Members of the Bahamas Utilities Services and Allied Workers Union (BUSAWU) will now be operating under “reduced enthusiasm” after months of delayed negotiations for a new industrial agreement, BUSAWU President Dwayne Woods announced yesterday.
During a press conference held at the Water and Sewerage Corporation’s (WSC) grounds yesterday, Woods said the union will continue to “up the ante” until its concerns are resolved and also warned that a strike certificate the union already has would be used “in short order”.
“The president, officers and members of the Bahamas Utilities Services and Allied Workers Union are once again upset and appalled at the behavior of the executives of the Water and Sewerage Corporation, namely the executive chairman (Adrian Gibson) and general manager (Elwood Donaldson),” Woods said.
“The executives are attempting to minimize the influence of the representative trade union.”
He added, “To our members from Bimini in the north to Inagua in the south, take notice that we are now working with reduced enthusiasm.”
“The union is also appealing to the Most Honorable Prime Minister Dr. Hubert A. Minnis, the Honorable Desmond Bannister and all the stakeholders, to intervene and resolve these matters post haste before it results in a withdrawal of our enthusiasm.”
As he noted that work-to-rule would will be part of the reduced enthusiasm, Woods also said: “We are here today, and we expect results today.
“If we don’t get no results, then we will up the ante. Every day [that] goes by, you will find there is some action by this union until our matters are resolved.”
National Congress of Trade Unions Bahamas (NCTUB) Assistant Secretary Daniel Thompson was also in attendance and expressed the organization’s support.
“As we listened to the litany of complaints and issues that my brother Woods presented, it is indicative of what’s happening throughout the country when it relates to trade unionism, and indeed the employers and the government at large seem to be engaged in a continuous avoidance of coming to the table, delay tactics, disrespect for workers and other such issues,” said Thompson, who also serves as president of the Union of Tertiary Educators of The Bahamas (UTEB).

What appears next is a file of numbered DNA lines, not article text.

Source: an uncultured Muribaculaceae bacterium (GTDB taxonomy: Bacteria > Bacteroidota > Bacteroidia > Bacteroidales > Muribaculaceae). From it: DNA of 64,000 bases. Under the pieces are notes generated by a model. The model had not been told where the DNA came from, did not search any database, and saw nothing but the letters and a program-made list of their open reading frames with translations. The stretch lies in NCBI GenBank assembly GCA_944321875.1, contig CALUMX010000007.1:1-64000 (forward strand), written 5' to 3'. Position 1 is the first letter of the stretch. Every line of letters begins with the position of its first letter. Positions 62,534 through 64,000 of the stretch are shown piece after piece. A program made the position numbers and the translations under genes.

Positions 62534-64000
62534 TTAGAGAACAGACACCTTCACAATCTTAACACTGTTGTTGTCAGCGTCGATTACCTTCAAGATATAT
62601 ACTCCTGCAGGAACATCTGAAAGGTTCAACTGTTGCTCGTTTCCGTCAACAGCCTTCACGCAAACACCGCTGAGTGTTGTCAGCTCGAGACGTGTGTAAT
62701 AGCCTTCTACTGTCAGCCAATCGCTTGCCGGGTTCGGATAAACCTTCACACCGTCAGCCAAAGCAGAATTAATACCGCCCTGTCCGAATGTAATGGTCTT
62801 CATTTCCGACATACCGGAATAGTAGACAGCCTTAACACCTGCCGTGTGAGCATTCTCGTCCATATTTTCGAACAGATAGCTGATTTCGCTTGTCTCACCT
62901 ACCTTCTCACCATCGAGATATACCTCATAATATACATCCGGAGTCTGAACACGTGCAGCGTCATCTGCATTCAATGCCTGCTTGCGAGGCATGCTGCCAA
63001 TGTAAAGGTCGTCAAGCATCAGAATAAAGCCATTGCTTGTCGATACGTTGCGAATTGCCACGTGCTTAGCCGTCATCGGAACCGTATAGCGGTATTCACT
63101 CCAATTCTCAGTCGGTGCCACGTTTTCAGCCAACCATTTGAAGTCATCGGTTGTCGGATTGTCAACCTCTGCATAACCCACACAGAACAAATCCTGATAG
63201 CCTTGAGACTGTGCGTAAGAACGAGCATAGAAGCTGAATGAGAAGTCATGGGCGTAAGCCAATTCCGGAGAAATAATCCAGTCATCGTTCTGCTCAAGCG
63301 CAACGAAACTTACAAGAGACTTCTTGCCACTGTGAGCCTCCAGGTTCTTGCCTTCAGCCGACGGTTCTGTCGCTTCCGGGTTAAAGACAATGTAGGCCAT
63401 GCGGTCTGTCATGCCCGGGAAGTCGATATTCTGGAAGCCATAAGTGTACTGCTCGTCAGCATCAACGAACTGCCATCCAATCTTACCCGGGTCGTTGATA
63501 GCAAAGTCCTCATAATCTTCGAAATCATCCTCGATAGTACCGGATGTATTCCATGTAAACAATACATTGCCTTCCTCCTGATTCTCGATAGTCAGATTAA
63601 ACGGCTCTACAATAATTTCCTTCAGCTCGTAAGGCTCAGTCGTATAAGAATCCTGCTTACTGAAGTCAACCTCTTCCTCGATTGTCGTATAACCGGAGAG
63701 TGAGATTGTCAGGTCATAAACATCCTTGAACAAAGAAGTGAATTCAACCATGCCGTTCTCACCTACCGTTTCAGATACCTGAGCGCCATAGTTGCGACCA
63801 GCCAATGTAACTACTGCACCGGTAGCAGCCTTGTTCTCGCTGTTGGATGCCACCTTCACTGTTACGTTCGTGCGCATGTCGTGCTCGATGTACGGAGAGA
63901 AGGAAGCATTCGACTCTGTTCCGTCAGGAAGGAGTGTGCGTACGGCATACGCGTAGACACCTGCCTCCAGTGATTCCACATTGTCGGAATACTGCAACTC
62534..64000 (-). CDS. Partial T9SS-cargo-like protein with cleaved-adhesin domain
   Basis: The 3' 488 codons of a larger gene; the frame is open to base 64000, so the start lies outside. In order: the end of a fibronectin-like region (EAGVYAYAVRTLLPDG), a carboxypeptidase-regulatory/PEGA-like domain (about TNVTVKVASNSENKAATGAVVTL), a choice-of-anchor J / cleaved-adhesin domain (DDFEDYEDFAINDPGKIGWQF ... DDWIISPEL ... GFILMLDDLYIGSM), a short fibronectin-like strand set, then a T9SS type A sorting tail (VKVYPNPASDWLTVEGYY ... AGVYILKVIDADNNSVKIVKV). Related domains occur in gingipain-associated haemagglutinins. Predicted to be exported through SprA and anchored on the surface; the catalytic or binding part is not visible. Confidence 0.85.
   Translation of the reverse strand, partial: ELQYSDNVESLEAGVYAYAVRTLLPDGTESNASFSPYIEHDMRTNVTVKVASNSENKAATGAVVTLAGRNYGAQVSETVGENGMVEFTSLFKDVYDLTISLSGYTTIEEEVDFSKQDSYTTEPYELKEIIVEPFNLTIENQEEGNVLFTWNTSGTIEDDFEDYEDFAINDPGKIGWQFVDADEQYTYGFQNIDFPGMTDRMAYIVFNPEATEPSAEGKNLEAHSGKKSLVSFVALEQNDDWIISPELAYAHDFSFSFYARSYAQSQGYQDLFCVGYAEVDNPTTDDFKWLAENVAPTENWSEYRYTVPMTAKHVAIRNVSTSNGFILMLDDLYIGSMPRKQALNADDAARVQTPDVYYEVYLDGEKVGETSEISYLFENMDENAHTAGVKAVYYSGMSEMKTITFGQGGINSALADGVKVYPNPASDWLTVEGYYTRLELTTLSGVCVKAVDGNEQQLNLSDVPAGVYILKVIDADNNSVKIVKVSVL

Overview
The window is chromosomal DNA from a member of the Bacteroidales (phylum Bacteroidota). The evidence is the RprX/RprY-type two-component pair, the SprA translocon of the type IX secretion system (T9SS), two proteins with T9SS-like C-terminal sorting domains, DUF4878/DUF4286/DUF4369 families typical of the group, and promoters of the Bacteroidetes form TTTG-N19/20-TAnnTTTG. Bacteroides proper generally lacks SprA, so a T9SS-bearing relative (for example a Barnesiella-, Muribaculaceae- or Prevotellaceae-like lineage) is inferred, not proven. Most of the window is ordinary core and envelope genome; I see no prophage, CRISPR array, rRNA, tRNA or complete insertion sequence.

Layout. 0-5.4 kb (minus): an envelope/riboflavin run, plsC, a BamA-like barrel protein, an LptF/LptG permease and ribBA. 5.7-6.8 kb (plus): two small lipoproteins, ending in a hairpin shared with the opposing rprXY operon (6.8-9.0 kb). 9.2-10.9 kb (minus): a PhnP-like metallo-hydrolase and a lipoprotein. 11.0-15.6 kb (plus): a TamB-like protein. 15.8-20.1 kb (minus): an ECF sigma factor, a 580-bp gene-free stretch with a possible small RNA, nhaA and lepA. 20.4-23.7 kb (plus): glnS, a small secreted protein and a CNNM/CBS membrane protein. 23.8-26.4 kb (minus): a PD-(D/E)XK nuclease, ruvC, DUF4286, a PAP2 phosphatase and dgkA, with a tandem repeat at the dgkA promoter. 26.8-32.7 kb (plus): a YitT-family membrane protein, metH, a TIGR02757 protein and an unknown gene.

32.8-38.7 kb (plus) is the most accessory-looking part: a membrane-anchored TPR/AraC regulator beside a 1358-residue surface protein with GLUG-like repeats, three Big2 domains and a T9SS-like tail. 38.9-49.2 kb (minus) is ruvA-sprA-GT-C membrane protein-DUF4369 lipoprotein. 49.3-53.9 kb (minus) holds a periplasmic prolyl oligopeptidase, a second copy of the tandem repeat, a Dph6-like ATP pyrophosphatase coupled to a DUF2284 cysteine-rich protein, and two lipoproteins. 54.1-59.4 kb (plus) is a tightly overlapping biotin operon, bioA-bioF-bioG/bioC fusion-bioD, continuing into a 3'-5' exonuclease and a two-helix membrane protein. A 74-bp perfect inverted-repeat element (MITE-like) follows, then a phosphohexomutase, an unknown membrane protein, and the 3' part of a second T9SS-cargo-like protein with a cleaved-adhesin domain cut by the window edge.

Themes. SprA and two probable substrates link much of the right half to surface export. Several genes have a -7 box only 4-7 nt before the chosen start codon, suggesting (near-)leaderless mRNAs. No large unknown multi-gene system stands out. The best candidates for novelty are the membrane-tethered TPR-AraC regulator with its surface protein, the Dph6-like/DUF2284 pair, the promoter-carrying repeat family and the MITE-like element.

“We hope, through our affiliates, to send that message loud and clear that we stand with our fellow trade unionists and we stand together in this fight. You touch one, you touch all.”
Woods warned that a complete “shutdown” of the corporation could result from the action.
“We have a membership of about 301, and if you look around you will see the management union is also supporting us, so this might be a total shutdown from Bimini to Inagua,” he said.
He added, “The struggle is real.”
Among its concerns is the alleged failure of the corporation to pay employees for overtime work – including on Abaco “in unsavory and unsanitary conditions” in the aftermath of Hurricane Dorian; alleged “micromanagement” from Gibson hampering employees and management from performing effectively; failure to comply with Stage 4 of the Grievance Procedure; Responsibility Allowance Payment being discontinued; “heartless” deduction of salary for travel allowance; “unfamiliar method of promotion”; and the “structural collapse” of Human Resources due to absences in management.
One of the major points of concern is also that WSC executives have yet to submit a counter-proposal to the union’s proposed new industrial agreement which it submitted last May.
The previous agreement expired in June 2018.
Attempts to reach Gibson were unsuccessful up to press time.